Fruit juice, long recommended as a source of vitamin C for children, has no nutritional value for kids under 1 year old and isn't as good as fresh fruit for other kids, according to a leading pediatrician group.
The American Academy of Pediatricians recommends that babies not be fed any fruit juice in the first year of their lives, according to a policy statement released Monday. One-hundred percent fresh or reconstituted juice can be gradually introduced into toddlers' diets, but kids up to 18 should drink at most one cup of it per day.
Fruit juice is lacking in the protein and fiber that is found in fruits, according to the recommendations, being published in the June issue of Pediatrics. That can lead to too much or too little weight gain.
"Parents may perceive fruit juice as healthy, but it is not a good substitute for fresh fruit and just packs in more sugar and calories," said Melvin B. Heyman, co-author of the policy, in a statement. "Small amounts in moderation are fine for older kids, but are absolutely unnecessary for children under 1."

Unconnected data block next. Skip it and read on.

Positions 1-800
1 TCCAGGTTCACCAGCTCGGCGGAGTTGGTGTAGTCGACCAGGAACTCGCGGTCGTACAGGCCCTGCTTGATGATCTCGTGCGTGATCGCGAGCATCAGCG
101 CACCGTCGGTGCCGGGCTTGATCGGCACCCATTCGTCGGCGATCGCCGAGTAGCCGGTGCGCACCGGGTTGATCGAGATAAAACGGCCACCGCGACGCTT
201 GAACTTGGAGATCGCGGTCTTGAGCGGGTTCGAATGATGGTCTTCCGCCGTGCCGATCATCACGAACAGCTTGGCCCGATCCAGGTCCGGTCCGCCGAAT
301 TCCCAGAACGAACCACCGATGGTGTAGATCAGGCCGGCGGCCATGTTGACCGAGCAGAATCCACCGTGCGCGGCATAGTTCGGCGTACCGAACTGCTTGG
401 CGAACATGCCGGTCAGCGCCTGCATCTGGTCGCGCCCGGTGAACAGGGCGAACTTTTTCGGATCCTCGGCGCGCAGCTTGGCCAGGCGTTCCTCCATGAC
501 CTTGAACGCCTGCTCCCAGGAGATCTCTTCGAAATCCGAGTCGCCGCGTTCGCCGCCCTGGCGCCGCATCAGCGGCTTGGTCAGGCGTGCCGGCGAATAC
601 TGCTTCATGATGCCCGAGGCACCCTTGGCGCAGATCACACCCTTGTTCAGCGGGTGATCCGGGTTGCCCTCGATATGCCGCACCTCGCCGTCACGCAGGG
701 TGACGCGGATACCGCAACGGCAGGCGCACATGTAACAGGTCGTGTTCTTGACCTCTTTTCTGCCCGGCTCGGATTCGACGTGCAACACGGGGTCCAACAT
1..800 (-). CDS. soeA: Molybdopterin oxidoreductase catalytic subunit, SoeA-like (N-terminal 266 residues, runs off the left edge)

It's the first change in the academy's recommendations for 16 years, according to the statement.
Fruit drinks do not have the same value as fruit juice, the pediatricians note, and doctors may prescribe fruit juice in some instances.
The Juice Products Association on Monday saying "U.S. juice manufacturers have long supported the nutrition guidelines of the American Academy of Pediatrics and we agree with the AAP’s recommendation that 100% fruit juice, in both fresh and reconstituted forms, 'can be a healthy part of the diet of children older than 1 year when consumed as part of a well-balanced diet.'
"Further, juice manufacturers are aligned with the AAP’s recommendations regarding fruit juice consumption by infants. These guidelines were first published in Pediatrics in July 2015," the statement said.